Forgot your password?  

The Machine in the Garden; Technology and the Pastoral Ideal in America Quotes

Leo Marx
This Study Guide consists of approximately 31 pages of chapter summaries, quotes, character analysis, themes, and more - everything you need to sharpen your knowledge of The Machine in the Garden; Technology and the Pastoral Ideal in America.
This section contains 1,398 words
(approx. 5 pages at 300 words per page)
Purchase our The Machine in the Garden; Technology and the Pastoral Ideal in America Study Guide

Quotes

...the distinctive attribute of the new order is its technological power, a power that does not remain confined to the traditional boundaries of the city. It is a centrifugal force that threatens to break down, once and for all, the conventional contrast between these two styles of life. The Sleepy Hollow episode prefigures the emergence, after 1844, of a new, distinctively American, post-romantic, industrial version of the pastoral design. And the feelings aroused by this later design will have the effect of widening the gap, already great, between the pastoralism of sentiment and the pastoralism of mind. (p. 32)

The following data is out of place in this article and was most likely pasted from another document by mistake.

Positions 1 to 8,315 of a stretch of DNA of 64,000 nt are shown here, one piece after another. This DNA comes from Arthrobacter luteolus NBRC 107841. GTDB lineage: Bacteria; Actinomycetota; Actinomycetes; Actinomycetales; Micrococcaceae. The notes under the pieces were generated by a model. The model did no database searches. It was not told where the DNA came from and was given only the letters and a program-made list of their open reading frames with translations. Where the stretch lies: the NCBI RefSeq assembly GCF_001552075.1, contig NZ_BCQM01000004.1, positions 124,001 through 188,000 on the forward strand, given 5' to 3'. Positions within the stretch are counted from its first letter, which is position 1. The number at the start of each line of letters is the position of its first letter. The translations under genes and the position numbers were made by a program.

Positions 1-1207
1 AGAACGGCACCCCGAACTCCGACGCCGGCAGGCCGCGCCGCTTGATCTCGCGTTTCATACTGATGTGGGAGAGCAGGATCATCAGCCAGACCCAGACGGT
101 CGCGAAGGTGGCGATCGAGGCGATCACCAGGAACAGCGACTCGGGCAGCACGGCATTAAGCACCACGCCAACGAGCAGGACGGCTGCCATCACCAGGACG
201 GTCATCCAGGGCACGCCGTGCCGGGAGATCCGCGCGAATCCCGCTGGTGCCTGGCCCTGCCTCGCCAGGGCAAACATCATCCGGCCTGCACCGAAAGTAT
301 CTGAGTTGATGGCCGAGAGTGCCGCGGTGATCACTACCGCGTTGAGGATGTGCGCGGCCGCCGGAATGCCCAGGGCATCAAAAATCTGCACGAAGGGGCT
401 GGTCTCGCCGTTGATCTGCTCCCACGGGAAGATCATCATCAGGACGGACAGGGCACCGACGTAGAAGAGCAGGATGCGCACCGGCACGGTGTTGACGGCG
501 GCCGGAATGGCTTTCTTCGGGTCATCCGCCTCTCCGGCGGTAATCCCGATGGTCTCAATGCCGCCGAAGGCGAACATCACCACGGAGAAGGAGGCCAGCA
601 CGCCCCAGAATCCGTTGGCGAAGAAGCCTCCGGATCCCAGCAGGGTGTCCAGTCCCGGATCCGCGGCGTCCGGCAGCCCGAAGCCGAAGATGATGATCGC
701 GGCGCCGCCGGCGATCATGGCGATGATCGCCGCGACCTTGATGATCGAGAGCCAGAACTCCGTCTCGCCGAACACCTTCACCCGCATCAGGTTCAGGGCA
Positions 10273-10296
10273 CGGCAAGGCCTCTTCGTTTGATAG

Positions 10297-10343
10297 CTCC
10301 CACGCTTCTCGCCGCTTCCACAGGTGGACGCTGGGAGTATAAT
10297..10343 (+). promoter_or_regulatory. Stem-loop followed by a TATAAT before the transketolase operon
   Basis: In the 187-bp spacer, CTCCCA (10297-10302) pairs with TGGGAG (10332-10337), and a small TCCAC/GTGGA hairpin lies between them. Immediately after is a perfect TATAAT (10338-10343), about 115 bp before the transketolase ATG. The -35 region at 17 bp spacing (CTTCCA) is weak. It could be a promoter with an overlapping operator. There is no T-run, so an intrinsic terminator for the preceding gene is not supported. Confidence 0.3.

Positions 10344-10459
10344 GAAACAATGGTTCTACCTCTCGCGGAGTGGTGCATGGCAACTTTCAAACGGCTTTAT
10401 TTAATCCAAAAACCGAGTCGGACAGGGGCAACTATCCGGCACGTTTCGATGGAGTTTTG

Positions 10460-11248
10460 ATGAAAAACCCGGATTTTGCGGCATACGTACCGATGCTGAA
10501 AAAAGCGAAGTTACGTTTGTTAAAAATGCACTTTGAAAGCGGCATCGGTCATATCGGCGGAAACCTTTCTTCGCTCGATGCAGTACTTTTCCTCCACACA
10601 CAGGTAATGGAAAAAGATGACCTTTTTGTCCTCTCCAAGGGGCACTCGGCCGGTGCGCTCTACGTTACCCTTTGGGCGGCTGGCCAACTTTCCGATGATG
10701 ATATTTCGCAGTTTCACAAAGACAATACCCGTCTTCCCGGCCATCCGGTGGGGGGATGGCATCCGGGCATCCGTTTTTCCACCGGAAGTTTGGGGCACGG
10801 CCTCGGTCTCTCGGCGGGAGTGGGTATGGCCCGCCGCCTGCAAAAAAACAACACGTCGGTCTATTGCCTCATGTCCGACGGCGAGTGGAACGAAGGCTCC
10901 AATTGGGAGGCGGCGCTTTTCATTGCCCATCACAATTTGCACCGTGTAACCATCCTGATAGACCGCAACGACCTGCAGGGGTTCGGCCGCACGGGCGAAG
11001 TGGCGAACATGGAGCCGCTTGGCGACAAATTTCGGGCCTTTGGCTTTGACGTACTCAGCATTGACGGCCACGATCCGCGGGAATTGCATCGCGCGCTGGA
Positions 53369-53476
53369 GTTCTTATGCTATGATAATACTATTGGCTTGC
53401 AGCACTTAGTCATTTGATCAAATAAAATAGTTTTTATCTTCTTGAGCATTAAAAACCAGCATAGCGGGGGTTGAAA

Although fashionable, the image of America as a garden was no mere rhetorical commonplace. It expressed one of the deepest and most persistent of human motives. When Elizabethan voyagers used this device they were drawing upon utopian aspirations that Europeans always had cherished, and that had given rise, long before the discovery...

(read more from the Quotes section)

This section contains 1,398 words
(approx. 5 pages at 300 words per page)
Purchase our The Machine in the Garden; Technology and the Pastoral Ideal in America Study Guide
Copyrights
The Machine in the Garden; Technology and the Pastoral Ideal in America from BookRags and Gale's For Students Series. ©2005-2006 Thomson Gale, a part of the Thomson Corporation. All rights reserved.
Follow Us on Facebook